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Credit: By Alan Light on Flickr. Some Rights Reserved.

"There has never been a more interesting time to be a journalist" – most reporters and editors will have heard or said this phrase at some point in the last few years.

Newsrooms are changing at a fast pace, adapting to working with new platforms and new technologies. For legacy media organisations this has meant a shift from a print-first mindset to a digital one, followed by additional experiments with new tools online.

But how can newsrooms take on new initiatives and manage this change? Lisa MacLeod, head of digital at Times Media Group in South Africa, shared her experiences at the International Newsroom Summit in Hamburg, Germany, on Monday.

MacLeod, who previously worked at The Financial Times managing newsroom reorganisation projects, highlighted the positive effect of many small changes as an alternative to running one big initiative.

"It doesn't have to be a massive newsroom reorganisation or a massive system change or a massive change of management. Sometimes the little things can make a big difference," she said.

Switching from 'said yesterday' to 'said on Tuesday', for example, can free up time for staff working on repurposing stories for different channels.

Keep everyone up to date

Another stumbling block MacLeod highlighted in her talk was the impact of ineffective communication between editors and other newsroom staff about issues that affect the organisation at a higher level.

Team members should have access to insights into what's being planned for the company in a constructive way, she explained, adding that editors should also embrace the toughest critics and get them involved in the process – a strategy she calls "harnessing negative energy".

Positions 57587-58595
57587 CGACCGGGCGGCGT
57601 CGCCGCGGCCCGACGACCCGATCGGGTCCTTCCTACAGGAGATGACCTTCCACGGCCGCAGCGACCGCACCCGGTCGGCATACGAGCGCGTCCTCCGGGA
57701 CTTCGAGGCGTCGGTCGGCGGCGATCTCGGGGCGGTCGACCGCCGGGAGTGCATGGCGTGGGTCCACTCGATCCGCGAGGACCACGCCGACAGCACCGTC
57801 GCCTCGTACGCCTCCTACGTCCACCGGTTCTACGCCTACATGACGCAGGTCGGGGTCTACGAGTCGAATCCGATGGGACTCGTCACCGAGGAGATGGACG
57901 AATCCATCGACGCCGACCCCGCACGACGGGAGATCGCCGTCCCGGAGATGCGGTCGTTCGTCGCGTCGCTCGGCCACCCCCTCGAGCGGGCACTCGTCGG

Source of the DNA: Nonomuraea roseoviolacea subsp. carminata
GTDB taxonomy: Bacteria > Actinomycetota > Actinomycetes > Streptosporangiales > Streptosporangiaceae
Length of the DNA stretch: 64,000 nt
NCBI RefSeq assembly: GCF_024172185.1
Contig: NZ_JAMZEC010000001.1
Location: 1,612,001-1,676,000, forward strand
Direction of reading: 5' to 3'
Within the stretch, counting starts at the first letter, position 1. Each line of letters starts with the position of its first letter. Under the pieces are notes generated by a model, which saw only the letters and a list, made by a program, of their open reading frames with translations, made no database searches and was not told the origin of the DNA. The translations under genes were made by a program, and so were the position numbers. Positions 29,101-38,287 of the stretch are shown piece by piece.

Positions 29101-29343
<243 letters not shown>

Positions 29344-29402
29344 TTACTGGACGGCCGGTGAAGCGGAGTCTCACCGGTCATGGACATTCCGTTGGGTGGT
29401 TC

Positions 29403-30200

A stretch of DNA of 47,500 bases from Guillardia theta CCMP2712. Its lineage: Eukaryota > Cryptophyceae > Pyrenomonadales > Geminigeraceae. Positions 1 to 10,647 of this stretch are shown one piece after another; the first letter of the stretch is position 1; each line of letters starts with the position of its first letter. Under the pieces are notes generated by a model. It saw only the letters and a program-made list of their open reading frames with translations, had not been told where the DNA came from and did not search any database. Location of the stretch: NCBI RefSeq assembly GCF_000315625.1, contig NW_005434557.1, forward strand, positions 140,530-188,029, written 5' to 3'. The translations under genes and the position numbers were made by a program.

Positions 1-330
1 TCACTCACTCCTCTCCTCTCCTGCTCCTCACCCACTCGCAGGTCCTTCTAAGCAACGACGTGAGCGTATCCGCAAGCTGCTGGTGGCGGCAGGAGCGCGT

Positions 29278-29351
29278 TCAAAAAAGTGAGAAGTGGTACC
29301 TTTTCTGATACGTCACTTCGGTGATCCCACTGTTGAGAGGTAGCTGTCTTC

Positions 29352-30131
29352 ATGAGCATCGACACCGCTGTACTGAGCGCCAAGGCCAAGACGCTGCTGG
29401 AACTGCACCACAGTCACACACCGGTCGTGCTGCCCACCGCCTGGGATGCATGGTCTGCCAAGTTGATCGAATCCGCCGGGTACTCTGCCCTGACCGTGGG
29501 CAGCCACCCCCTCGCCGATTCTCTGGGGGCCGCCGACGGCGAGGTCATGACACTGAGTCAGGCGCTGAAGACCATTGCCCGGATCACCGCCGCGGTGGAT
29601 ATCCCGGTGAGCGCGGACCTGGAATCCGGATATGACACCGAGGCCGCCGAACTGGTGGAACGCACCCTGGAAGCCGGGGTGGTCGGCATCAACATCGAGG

Manage time-pressures

One of the main complaints from journalists when faced with new initiatives concerns a lack of time to complete any new tasks or take part in the projects, said MacLeod.

"In a lot of cases, the reason people don't have the time is because they aren't being supported properly by the organisation.

"And by that I mean they don't have the right tools, [or] they don't know how to use the tools that they do have," she explained.

Learn why projects fail

Dealing with failure is an inevitable part of experimenting, and the start-up mindset of 'fail fast' has filtered into the way media outlets approach innovation.

"Failure is rampant in media organisations," MacLeod told delegates, explaining how the reason behind this might be the lack of knowledge around what constitutes a 'minimum viable product'.

"Media organisations are used to producing enormous products, like a whole redesign... and they don't understand the concept of doing things in little increments," she said.

"What happens is that we spend a lot of time and energy doing a huge project, investing enormous amounts of money in it, taking [it] to the market and bang – doesn't work for whatever reason."

This often results in projects never being replicated or trialled again, as they are deemed a "total failure" and a drain on financial resources.

For MacLeod, the solution lies in understanding what the technology and development teams can do and what the process looks like – "it's very important to get your head around how it works," she said.

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